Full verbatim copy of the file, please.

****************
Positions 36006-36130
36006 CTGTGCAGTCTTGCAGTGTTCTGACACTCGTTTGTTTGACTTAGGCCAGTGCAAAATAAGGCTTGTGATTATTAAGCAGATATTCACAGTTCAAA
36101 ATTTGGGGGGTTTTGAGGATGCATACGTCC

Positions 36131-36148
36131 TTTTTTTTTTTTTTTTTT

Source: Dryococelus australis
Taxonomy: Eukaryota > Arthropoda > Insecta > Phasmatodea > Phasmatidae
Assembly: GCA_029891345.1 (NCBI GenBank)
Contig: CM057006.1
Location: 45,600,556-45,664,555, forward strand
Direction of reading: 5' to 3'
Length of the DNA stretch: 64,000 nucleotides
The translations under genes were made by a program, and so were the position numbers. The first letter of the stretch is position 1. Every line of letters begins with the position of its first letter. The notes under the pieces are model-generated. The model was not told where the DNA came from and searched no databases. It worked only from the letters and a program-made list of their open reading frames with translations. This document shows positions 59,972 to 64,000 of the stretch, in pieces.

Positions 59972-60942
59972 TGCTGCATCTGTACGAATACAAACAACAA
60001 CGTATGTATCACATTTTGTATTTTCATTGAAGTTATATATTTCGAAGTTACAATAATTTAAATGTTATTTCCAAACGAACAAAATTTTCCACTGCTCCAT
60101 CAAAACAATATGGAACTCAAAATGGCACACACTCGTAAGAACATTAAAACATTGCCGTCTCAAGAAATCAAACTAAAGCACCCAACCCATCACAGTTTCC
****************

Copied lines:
Positions 36006-36130
36006 CTGTGCAGTCTTGCAGTGTTCTGACACTCGTTTGTTTGACTTAGGCCAGTGCAAAATAAGGCTTGTGATTATTAAGCAGATATTCACAGTTCAAA
36101 ATTTGGGGGGTTTTGAGGATGCATACGTCC

Positions 36131-36148
36131 TTTTTTTTTTTTTTTTTT

Source: Dryococelus australis
Taxonomy: Eukaryota > Arthropoda > Insecta > Phasmatodea > Phasmatidae
Assembly: GCA_029891345.1 (NCBI GenBank)
Contig: CM057006.1
Location: 45,600,556-45,664,555, forward strand
Direction of reading: 5' to 3'
Length of the DNA stretch: 64,000 nucleotides
The translations under genes were made by a program, and so were the position numbers. The first letter of the stretch is position 1. Every line of letters begins with the position of its first letter. The notes under the pieces are model-generated. The model was not told where the DNA came from and searched no databases. It worked only from the letters and a program-made list of their open reading frames with translations. This document shows positions 59,972 to 64,000 of the stretch, in pieces.

Positions 59972-60942
59972 TGCTGCATCTGTACGAATACAAACAACAA
60001 CGTATGTATCACATTTTGTATTTTCATTGAAGTTATATATTTCGAAGTTACAATAATTTAAATGTTATTTCCAAACGAACAAAATTTTCCACTGCTCCAT
60101 CAAAACAATATGGAACTCAAAATGGCACACACTCGTAAGAACATTAAAACATTGCCGTCTCAAGAAATCAAACTAAAGCACCCAACCCATCACAGTTTCC